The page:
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Thread: Fender Princeton Chorus - Taming the drive channel

  1. #1
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    Fender Princeton Chorus - Taming the drive channel

    I know 90's Fender solid state drive channels are an unpopular topic.
    I know easiest solution is a different amp or using a stand alone preamp.
    I have other amps but I love this amp, it was the first amp I ever owned, the only thing I don't like is the distortion on drive channel.

    Theres some discussion here about the limiter circuit:Princeton Chorus Limiter circuit
    but what I'd like to do is smooth out the distortion. If you could point out the key components I willing to try different values, I have a range of resistors and caps to play with. I also have some OPA2134pa op amps I can sub in too.

    here is the area in question
    Attached Thumbnails Attached Thumbnails princeton-chorus-drive.jpg  

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    Member R ski's Avatar
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    The chorus limiter portion looks weird, opto isolator kind of biasing the clipping diode bridge. What are the characteristics of the distortion that sound awful? Is it shear high frequency sounding or low fuzz that muddles the distortion? My first guess would be to unsolder the two coupling capacitors C11 and C12, isolating the op amp bridge portion. Try two red leds opposing between the capacitor lifted, they will soften the clipping characteristics, that's a start.

    Changing the op amp will define some overall tonal change. I copied an older MXR distortion pedal from the 80's and found an NE55xx (single op amp) really improved compared to a TL071 or the stock 741 .. that circuitry used germanium diodes for clipping that worked well with that configuration.

    Trial and error will eventually get what your hoping for, two considerations, firstly, are electronic components available where you live? Secondly, is the circuit board durable enough to desolder components, a 25 watt soldering iron should work best.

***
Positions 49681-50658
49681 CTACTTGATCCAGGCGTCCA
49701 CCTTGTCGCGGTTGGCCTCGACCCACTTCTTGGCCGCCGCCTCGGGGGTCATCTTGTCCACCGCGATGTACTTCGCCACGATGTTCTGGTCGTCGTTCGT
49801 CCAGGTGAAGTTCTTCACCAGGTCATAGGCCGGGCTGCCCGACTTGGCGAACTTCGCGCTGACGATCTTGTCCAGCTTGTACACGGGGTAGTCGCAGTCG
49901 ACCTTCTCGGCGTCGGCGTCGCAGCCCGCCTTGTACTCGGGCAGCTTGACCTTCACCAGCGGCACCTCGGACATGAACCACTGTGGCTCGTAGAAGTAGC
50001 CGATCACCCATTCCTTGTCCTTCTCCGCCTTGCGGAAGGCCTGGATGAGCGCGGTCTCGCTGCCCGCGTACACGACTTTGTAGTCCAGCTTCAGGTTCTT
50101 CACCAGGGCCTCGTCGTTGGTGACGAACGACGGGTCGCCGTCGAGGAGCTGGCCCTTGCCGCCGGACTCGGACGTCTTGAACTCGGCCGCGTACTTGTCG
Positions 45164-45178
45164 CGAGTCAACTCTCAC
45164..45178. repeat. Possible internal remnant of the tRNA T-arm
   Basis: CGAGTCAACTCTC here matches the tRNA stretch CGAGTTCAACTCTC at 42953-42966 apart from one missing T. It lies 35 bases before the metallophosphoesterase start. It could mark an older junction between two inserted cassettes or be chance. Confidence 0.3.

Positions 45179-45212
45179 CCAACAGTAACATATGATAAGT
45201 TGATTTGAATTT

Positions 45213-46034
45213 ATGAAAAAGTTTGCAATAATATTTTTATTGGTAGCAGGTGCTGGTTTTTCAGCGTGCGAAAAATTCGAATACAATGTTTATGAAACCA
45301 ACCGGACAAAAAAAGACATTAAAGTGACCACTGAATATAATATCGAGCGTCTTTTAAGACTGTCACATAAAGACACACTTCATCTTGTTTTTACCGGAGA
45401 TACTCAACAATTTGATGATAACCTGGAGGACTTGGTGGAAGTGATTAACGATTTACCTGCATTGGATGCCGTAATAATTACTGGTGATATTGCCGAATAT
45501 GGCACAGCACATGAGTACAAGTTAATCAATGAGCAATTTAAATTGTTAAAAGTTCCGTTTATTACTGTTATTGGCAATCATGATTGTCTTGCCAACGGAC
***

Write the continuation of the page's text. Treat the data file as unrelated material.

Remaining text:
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    Quote Originally Posted by R ski View Post
    ......Try two red leds opposing between the capacitor lifted, they will soften the clipping characteristics, that's a start......
    I'm not hacking on your suggestions. They are very good. I just got a chuckle out of the fact that you specified red led's.
    “Yeah, well, you know, that’s just, like, your opinion, man.”

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    Quote Originally Posted by The Dude View Post
    I'm not hacking on your suggestions. They are very good. I just got a chuckle out of the fact that you specified red led's.
    Well you know red's an angry color needed for that extra grit. Thinking about this what about UV led's or infrared?

    nosaj

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    Supporting Member The Dude's Avatar
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    Quote Originally Posted by nosaj View Post
    ......what about......infrared?......
    Yeah! If you play the right notes, you might be able to change TV channels.
    “Yeah, well, you know, that’s just, like, your opinion, man.”

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    Lifetime Member Enzo's Avatar
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    Much as I appreciate a laugh, the different colors have different forward voltages. In some Fender switching circuits, that makes a difference between working or not.